[BD Interview] Edgar Wright On Nostalgia, 'The World's End' And The Dying Art Of Special Features - Bloody Disgusting
Connect with us


[BD Interview] Edgar Wright On Nostalgia, ‘The World’s End’ And The Dying Art Of Special Features



As you can probably tell from my 9/10 review, I really loved The World’s End. I got my hands on the Blu-ray a few weeks ago and discovered that I loved it even more the second time. The stuff that hit me on the first go around resonated more deeply, and the very minor issues I initially had with it seemed to abate completely. I’m at the point of wondering if this is in fact my favorite film out of the “Cornetto Trilogy” (the other two installments being thematic cousins Shaun Of The Dead and Hot Fuzz).

The Blu-ray is out today, November 19th, and it’s worth every penny. Not only is the transfer beautiful, but the disc is loaded with extras that rival the notoriously packed Hot Fuzz “Ultimate Edition” from 2007. Seriously, it has 3 commentaries, alternate takes, an exhaustive “making of” and a gaggle of featurettes that delve deeper into the film than the standard EPK stuff you get on most Blus these days. It’s available standalone and in a 3-pack with Shaun and Fuzz.

I already spoke to writer/director Edgar Wright during the theatrical release but jumped at the chance to speak with him again yesterday about the Blu and the themes of the film in general.

Check it out below!

It’s a pleasant surprise in these days of dwindling special features that I got the Blu-ray a week ago and I’m still trying to get through all of it.

It’s sad that it’s a bit of a dying art with streaming and everything, there’s less impetus to do those fully loaded Blu-rays. But it’s a testament to Universal that they let us do it. Especially since it’s also in a box with Shaun Of The Dead and Hot Fuzz it kind of has to stand up to those in terms of extras. We didn’t want to do a vanilla one packed in with the other two.

It’s tough to do because you usually have to do [the features] immediately after you wrap the film. Just after you think you’re done there’s a whole other bunch of stuff you have to do. If you watch the Flip Chart extra, I think I had just come back from the end of the tour in Paris just an hour before, after having flown around the world. I look exhausted, like I’m about to collapse.

When you first watch the film, because it’s less referential than Shaun or Fuzz, you don’t realize that it’s every bit as symmetrically and ornately structured as those films. The ‘Signs And Omens’ feature kind of clears that up.

Some of those things are impossible to see the first time around. A lot of them just come when you’re designing the movie. The signs of the bars were very much written into the script in terms of “these are the names and these are the scenes.” But when I sit down with the production designer and my brother we come up with lots of ideas to go even further. Like with ‘The Good Companion,’ there are the drama masks with the four unhappy ones and the unhappy ones. Gary is the happy one and the rest of them are unhappy.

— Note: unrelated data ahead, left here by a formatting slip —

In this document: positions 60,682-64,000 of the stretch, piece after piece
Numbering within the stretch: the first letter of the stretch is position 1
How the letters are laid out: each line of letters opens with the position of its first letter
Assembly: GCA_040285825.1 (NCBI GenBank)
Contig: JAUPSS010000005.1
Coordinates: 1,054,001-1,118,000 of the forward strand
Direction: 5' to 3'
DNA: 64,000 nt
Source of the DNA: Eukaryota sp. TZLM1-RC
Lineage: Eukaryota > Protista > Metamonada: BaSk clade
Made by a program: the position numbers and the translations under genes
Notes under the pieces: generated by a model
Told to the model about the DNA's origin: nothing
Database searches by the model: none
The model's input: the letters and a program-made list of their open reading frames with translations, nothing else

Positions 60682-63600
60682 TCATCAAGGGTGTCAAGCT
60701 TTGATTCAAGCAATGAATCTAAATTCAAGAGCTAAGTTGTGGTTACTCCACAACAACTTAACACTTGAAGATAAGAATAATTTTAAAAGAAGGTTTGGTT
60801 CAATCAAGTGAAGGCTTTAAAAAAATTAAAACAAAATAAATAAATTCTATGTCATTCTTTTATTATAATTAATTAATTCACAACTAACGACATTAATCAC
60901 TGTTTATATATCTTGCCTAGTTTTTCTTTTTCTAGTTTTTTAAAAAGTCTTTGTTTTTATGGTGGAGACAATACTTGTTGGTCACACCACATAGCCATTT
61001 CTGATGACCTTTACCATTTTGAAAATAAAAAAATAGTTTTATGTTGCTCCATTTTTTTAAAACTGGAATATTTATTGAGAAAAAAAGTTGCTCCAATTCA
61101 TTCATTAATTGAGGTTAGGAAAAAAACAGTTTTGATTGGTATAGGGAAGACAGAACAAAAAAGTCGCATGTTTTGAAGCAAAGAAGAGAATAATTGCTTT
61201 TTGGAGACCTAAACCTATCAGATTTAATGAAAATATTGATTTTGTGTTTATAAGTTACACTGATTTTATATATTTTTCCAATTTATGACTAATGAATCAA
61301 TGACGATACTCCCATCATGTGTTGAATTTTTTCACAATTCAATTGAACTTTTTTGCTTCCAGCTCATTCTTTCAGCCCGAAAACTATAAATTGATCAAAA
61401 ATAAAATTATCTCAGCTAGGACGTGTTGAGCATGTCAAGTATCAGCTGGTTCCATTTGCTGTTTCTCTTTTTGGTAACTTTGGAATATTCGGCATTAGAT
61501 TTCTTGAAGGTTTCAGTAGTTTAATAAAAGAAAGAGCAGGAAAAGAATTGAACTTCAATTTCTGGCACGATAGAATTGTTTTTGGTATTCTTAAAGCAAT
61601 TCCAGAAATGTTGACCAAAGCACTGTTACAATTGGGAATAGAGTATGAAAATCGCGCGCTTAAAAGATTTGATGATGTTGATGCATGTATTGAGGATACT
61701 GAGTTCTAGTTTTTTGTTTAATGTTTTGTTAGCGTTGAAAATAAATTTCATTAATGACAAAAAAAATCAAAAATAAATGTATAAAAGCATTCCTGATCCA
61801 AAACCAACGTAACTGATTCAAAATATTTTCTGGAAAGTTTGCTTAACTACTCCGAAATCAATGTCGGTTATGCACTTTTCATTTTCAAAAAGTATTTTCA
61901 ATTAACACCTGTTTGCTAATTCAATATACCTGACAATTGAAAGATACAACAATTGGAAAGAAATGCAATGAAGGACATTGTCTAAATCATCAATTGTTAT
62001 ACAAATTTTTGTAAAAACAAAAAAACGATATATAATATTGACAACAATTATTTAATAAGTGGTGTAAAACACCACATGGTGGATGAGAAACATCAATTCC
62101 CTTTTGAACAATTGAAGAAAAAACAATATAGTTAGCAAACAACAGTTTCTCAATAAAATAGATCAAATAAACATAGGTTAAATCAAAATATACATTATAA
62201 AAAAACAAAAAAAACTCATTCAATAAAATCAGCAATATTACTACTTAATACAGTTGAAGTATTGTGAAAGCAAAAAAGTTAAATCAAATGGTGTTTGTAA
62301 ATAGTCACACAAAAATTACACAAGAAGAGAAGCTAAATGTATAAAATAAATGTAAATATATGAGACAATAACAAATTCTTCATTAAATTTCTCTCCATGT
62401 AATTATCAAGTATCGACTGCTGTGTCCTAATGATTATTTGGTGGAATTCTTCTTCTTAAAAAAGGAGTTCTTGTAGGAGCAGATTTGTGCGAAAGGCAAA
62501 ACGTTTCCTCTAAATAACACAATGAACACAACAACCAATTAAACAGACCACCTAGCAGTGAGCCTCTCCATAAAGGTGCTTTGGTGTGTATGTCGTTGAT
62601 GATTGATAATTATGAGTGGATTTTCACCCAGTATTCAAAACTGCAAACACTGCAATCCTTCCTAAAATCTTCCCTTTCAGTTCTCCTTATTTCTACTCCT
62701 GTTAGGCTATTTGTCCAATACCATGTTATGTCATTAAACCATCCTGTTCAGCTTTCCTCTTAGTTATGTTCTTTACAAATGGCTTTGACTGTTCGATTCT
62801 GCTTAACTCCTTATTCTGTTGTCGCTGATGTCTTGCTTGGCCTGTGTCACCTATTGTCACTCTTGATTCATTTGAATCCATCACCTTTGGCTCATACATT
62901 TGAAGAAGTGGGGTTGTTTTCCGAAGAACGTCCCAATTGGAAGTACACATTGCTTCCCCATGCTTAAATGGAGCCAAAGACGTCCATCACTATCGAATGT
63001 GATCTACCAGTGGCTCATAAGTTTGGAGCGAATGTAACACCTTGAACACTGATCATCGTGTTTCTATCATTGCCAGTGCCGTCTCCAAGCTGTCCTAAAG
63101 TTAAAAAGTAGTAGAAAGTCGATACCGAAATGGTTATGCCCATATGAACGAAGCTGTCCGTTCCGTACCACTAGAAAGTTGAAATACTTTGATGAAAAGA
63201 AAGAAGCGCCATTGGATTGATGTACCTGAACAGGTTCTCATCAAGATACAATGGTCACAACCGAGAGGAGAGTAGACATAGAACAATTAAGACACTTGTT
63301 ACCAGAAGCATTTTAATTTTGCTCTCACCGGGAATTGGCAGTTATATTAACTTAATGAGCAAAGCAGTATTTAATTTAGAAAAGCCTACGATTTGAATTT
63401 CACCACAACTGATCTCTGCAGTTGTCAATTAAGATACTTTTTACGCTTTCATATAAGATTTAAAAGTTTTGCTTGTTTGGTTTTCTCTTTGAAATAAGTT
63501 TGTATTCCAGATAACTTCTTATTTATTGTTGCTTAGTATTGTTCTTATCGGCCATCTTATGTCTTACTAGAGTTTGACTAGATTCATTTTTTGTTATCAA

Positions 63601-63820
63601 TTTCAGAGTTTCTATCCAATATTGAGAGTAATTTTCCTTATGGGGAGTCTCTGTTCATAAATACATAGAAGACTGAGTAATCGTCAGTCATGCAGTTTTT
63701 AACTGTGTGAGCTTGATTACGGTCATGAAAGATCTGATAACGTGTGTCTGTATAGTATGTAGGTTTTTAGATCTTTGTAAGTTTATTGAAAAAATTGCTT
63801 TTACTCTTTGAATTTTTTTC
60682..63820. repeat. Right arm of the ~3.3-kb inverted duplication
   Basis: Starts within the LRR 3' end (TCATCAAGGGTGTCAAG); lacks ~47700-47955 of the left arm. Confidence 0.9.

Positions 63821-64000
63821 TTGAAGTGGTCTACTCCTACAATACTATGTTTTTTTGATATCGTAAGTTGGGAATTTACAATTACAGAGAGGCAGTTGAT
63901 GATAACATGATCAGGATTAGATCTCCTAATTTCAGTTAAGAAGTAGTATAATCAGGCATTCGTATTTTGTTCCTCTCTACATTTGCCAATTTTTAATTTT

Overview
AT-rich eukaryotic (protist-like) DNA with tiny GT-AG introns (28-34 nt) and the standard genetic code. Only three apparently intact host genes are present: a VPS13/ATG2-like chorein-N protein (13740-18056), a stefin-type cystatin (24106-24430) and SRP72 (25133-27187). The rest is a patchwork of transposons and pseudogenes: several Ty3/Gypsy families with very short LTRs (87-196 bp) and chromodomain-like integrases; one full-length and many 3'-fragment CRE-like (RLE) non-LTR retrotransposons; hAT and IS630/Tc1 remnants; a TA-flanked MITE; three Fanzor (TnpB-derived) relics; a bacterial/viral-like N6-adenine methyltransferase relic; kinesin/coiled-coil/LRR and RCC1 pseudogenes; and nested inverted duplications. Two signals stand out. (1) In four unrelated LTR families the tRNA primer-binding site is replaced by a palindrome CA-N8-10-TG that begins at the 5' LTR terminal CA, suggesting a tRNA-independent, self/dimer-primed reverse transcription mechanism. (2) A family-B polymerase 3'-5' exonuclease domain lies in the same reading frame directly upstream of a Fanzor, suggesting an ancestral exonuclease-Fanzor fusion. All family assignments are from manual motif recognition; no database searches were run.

I showed that feature at the end of the triple bill on LA on Saturday night and you could kind of hear the audience going, “ohhhhh!

We spoke during the theatrical release about nostalgia, and one of the reasons I like the movie as much as I do is that I’m prone to nostalgia.

Me too, absolutely.

I was talking about it with someone else the other day in terms of how you frame the past. Where do you think the line lies between the parts of your youth you can still embrace and where you need to cut it off?

I think back a lot and I have this kind of fantasy about Groundhog Day-ing events in my life. I don’t want to anything I did well again, I just want to do things I didn’t do very well again. I spend an unhealthy amount of time thinking about it. And then you start to wonder, “if I’m thinking about this so much am I unhappy in the present?” I think that’s what inspired it, writing as sort of a therapeutic thing to kind of figure it out.

Simon and I are both from towns where you move away to London, and then you rarely go back. It’s that thing where the link to the past is bittersweet. There are nice things about going back and then there are the sad reminders too. I had written a pub crawl script when I was 21, Crawl, and then later when we were in our late 20’s me and Simon and Nick went on a road trip and tried to recreate the crawl a second time. And it was pathetic. It was especially pathetic on my part because I was basically being Gary King, trying to get them to go on a pub crawl they didn’t want to do. I got completely hammered before they did and they wound up having to carry me back to the hotel.

Sometimes these life events just stick with you and then years later you can see a movie in them. It’s funny because some critics also say that the sci-fi elements come out of nowhere and they seem grafted on. But to us the whole film is about the loss of identity and the promise of something better. Even in terms of what the aliens represent – you could be a perfect human or do your flaws make you what you are? At the end of the film we sort of show both sides of that argument. In a lot of sci-fi films the invaders are offering something that isn’t necessarily bad, but then you have to think about who you really are and what makes you happy.

Note: I have a ton of spoilery stuff with Wright from both interviews that I plan on incorporating into a piece specifically for people who have already seen the film. Look for that in the near future.